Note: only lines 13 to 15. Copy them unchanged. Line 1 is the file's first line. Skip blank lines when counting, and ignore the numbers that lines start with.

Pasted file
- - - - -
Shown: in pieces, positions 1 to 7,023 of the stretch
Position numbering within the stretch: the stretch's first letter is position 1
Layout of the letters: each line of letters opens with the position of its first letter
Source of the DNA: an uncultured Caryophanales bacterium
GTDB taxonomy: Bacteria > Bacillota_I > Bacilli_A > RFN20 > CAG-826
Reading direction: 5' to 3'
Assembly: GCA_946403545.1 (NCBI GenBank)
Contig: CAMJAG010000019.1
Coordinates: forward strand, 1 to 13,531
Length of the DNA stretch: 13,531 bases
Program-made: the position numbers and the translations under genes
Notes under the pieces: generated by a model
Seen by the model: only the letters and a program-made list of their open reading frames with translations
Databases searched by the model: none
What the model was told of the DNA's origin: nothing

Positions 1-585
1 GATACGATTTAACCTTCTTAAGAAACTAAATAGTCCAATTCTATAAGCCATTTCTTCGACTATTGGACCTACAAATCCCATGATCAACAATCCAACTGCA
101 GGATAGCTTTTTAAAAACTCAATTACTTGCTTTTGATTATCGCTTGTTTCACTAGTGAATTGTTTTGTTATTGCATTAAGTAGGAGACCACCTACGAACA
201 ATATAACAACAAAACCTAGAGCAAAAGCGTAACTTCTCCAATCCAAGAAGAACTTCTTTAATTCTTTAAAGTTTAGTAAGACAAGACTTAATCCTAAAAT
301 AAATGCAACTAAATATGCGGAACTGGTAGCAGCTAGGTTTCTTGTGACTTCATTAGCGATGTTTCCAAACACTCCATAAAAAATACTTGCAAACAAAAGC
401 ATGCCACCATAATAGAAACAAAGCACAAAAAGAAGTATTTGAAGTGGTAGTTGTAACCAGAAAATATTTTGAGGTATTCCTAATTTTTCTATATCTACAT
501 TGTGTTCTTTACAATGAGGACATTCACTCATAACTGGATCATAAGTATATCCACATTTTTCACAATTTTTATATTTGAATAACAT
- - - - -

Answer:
Seen by the model: only the letters and a program-made list of their open reading frames with translations
Databases searched by the model: none
What the model was told of the DNA's origin: nothing